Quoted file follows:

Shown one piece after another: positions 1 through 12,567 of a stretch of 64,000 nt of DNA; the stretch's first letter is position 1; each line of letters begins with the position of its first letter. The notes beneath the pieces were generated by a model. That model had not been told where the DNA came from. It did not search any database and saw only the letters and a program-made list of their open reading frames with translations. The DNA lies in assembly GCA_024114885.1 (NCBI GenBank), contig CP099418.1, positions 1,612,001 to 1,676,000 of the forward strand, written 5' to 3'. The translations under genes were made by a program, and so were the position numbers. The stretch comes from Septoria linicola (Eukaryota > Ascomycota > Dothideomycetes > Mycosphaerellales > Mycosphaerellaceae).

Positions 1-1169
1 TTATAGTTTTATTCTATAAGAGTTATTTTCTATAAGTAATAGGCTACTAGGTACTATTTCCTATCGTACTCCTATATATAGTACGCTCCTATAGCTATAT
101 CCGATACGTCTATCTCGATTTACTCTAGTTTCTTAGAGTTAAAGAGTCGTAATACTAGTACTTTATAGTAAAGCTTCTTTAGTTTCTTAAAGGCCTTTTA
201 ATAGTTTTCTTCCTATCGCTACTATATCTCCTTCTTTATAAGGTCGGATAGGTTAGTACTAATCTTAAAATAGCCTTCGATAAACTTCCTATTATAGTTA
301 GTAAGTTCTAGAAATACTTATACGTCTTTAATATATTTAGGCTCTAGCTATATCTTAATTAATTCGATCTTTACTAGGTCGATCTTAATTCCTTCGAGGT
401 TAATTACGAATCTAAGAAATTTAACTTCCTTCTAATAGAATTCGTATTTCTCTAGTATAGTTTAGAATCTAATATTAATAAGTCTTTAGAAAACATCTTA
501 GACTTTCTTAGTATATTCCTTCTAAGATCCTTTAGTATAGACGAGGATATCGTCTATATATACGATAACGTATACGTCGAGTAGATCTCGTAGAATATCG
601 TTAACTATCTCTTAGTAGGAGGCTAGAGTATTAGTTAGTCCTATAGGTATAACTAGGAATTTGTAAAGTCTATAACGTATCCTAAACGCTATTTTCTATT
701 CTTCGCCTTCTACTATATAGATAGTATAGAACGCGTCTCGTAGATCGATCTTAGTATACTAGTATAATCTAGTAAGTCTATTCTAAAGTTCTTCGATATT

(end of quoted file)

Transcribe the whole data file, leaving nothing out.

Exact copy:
Shown one piece after another: positions 1 through 12,567 of a stretch of 64,000 nt of DNA; the stretch's first letter is position 1; each line of letters begins with the position of its first letter. The notes beneath the pieces were generated by a model. That model had not been told where the DNA came from. It did not search any database and saw only the letters and a program-made list of their open reading frames with translations. The DNA lies in assembly GCA_024114885.1 (NCBI GenBank), contig CP099418.1, positions 1,612,001 to 1,676,000 of the forward strand, written 5' to 3'. The translations under genes were made by a program, and so were the position numbers. The stretch comes from Septoria linicola (Eukaryota > Ascomycota > Dothideomycetes > Mycosphaerellales > Mycosphaerellaceae).

Positions 1-1169
1 TTATAGTTTTATTCTATAAGAGTTATTTTCTATAAGTAATAGGCTACTAGGTACTATTTCCTATCGTACTCCTATATATAGTACGCTCCTATAGCTATAT
101 CCGATACGTCTATCTCGATTTACTCTAGTTTCTTAGAGTTAAAGAGTCGTAATACTAGTACTTTATAGTAAAGCTTCTTTAGTTTCTTAAAGGCCTTTTA
201 ATAGTTTTCTTCCTATCGCTACTATATCTCCTTCTTTATAAGGTCGGATAGGTTAGTACTAATCTTAAAATAGCCTTCGATAAACTTCCTATTATAGTTA
301 GTAAGTTCTAGAAATACTTATACGTCTTTAATATATTTAGGCTCTAGCTATATCTTAATTAATTCGATCTTTACTAGGTCGATCTTAATTCCTTCGAGGT
401 TAATTACGAATCTAAGAAATTTAACTTCCTTCTAATAGAATTCGTATTTCTCTAGTATAGTTTAGAATCTAATATTAATAAGTCTTTAGAAAACATCTTA
501 GACTTTCTTAGTATATTCCTTCTAAGATCCTTTAGTATAGACGAGGATATCGTCTATATATACGATAACGTATACGTCGAGTAGATCTCGTAGAATATCG
601 TTAACTATCTCTTAGTAGGAGGCTAGAGTATTAGTTAGTCCTATAGGTATAACTAGGAATTTGTAAAGTCTATAACGTATCCTAAACGCTATTTTCTATT
701 CTTCGCCTTCTACTATATAGATAGTATAGAACGCGTCTCGTAGATCGATCTTAGTATACTAGTATAATCTAGTAAGTCTATTCTAAAGTTCTTCGATATT